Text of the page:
Background: Antisocial personality and psychopathic traits have constantly been found to accompany criminal and aggressive behaviors, but little attention has been given to aspects of character maturity and its relation to such behaviors. The present study investigated (1) whether level of character maturity (low, medium, and high) is associated with amount of aggressive antisocial behaviors (AABs) and psychopathic traits in young men imprisoned for violent criminality, and (2) whether such an association is independent of coexisting attention-deficit hyperactivity disorder (ADHD). Methods: Swedish males (N =  270, aged 18–25) sentenced to prison for violent and/or sexual criminality in the western region of the Swedish Prison and Probation Service underwent a thorough clinical examination during their in carceration. Data on character maturity, as measured by the character dimensions Self-Directedness and Cooperativeness of the Temperament and Character Inventory, were available for n = 148 subjects and were used to divide these offenders into three groups with low, medium, and high character maturity. These groups were then compared for variables reflecting criminal history, a DSM-IV diagnosis of ADHD, conduct disorder (CD) and substance use disorders (SUD), aggressive behaviors, and psychopathic traits. Results: Character maturity was consistently associated with less AABs and psychopathic personality traits; the group with the highest character maturity showed: (i) a later age at on set of criminality, (ii) a smaller number of prior violent criminal acts, (iii) lower prevalence of ADHD, CD, and SUD, (iv) less self-rated and expert-rated aggressive behaviors, and (v) less psychopathic traits. The association between character maturity and aggressive behaviors/psychopathic personality traits remained even when ADHD was controlled for. The only exception was sexual criminality, where the group with the highest character maturity contained the largest amount of sexual offenders. Conclusion: Higher character maturity appeared to be a protective factor among young male violent offenders, associated with less AABs, suggesting that character maturity isa promising target for treatment interventions for this group of individuals.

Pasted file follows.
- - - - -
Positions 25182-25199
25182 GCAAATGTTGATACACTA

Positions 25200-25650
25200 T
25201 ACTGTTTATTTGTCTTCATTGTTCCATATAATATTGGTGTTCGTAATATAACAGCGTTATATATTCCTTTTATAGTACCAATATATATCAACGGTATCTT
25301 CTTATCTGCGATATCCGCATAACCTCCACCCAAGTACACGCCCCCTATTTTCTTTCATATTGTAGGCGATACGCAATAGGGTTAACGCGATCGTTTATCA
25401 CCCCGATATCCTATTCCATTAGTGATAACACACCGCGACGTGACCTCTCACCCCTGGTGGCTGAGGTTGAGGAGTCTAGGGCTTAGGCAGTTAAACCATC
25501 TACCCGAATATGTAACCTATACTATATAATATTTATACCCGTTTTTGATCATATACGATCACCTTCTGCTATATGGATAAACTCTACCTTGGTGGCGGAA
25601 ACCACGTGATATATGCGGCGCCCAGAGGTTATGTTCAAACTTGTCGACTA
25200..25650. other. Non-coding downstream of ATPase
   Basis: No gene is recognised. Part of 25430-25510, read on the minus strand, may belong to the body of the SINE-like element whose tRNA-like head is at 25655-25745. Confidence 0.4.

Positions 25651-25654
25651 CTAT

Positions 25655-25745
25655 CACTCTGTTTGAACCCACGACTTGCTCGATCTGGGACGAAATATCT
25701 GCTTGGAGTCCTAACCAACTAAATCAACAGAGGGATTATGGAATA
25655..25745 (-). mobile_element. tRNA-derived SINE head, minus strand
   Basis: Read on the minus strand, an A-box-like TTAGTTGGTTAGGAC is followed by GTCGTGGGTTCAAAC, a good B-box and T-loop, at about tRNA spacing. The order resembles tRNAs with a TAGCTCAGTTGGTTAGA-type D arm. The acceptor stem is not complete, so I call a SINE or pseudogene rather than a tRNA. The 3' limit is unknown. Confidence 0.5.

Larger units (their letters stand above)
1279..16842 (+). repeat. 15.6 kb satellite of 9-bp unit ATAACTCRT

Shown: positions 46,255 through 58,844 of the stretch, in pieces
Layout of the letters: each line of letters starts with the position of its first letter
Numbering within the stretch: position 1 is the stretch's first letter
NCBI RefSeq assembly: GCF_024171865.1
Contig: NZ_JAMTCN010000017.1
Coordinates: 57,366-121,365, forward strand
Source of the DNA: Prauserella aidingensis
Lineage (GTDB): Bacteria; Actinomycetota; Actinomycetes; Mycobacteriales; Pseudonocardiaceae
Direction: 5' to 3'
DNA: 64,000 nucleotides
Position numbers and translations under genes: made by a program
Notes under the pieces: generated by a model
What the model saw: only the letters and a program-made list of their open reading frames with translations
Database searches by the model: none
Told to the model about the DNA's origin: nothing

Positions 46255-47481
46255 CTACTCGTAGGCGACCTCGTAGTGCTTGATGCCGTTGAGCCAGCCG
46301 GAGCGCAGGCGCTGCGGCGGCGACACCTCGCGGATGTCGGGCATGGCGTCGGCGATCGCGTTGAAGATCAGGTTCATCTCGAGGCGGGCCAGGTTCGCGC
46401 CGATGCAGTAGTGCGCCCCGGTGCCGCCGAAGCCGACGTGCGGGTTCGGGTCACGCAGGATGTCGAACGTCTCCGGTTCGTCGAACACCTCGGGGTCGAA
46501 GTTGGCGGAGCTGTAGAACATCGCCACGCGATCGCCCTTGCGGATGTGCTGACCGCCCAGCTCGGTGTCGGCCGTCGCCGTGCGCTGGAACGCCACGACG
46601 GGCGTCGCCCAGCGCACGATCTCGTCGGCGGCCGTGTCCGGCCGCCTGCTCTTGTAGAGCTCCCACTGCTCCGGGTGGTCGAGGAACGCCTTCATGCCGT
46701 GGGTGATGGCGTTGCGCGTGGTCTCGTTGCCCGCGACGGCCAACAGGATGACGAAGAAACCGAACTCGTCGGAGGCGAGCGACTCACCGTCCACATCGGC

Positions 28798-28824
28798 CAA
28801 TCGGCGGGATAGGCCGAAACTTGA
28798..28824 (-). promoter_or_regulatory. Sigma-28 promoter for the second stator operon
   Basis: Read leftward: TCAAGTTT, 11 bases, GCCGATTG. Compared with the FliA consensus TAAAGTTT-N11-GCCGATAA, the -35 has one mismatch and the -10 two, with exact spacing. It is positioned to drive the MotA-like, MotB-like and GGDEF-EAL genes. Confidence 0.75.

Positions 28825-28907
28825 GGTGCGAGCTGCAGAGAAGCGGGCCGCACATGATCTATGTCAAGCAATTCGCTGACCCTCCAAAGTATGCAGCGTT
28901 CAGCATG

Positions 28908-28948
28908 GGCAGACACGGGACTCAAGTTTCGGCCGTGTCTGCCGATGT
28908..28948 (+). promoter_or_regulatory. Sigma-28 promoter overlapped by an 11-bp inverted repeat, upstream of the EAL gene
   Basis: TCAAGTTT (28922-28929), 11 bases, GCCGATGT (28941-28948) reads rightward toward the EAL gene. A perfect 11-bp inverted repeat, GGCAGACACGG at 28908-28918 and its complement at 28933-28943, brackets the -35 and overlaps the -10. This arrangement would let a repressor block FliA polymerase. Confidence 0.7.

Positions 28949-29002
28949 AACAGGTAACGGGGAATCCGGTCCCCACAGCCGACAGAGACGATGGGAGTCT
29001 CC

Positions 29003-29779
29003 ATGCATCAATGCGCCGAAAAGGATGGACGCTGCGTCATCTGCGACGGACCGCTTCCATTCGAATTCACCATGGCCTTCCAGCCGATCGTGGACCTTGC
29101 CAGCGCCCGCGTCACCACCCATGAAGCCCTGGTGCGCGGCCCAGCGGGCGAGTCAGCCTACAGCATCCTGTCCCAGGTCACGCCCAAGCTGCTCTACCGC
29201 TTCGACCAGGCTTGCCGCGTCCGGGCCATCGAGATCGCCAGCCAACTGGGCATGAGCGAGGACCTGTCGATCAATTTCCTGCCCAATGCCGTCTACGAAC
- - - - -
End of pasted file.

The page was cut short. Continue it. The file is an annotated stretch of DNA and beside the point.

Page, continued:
• 4.
    Sfendla, Anis
    et al.
    Abdelmalek Essaâdi University, Department of Biology, Faculty of Sciences, Tetouan, Morocco.
    Malmström, Petter
    University West, Department of Health Sciences.
    Torstensson, Sara
    University West, Department of Health Sciences.
    Kerekes, Nora
    University West, Department of Health Sciences, Section for health promotion and care sciences.
    Yoga Practice Reduces the Psychological Distress Levels of Prison Inmates2018In: Frontiers in Psychiatry, ISSN 1664-0640, E-ISSN 1664-0640, Vol. 9, article id 407Article in journal (Refereed)
    Abstract [en]

    Background: Psychiatric ill-health is prevalent among prison inmates and often hampers their rehabilitation. Rehabilitation is crucial for reducing recidivistic offending. A few studies have presented evidence of the positive effect of yoga on the well-being of prison inmates. The conclusion of those previous studies that yoga is an effective method in the rehabilitation process of inmates, and deserves and requires further attention.Aims: The current study aimed to evaluate the effect of 10 weeks of yoga practice on the mental health profile, operationalized in the form of psychological distress, of inmates. Methods: 152 volunteer participants (133 men; 19 women) were randomly placed in either of two groups: to participate in weekly 90-minute yoga class (yoga group) or a weekly 90-minute free-choice physical exercise (control group). The study period lasted for 10 weeks. Prior to and at the end of the study period the participants completed a battery of self-reported inventories, including the Brief Symptom Inventory (BSI). Results: Physical activity (including yoga) significantly reduced the inmates’ levels of psychological distress. Yoga practice improved all primary symptom dimensions and its positive effect on the obsessive-compulsive, paranoid ideation, and somatization symptom dimensions of the BSI stayed significant even when comparing with the control group. Conclusions: Yoga as a form of physical activity is effective for reducing psychological distress levels in prison inmates, with specific effect on symptoms such as suspicious and fearful thoughts about losing autonomy, memory problems, difficulty in making decisions, trouble concentrating, obsessive thought and perception of bodily dysfunction.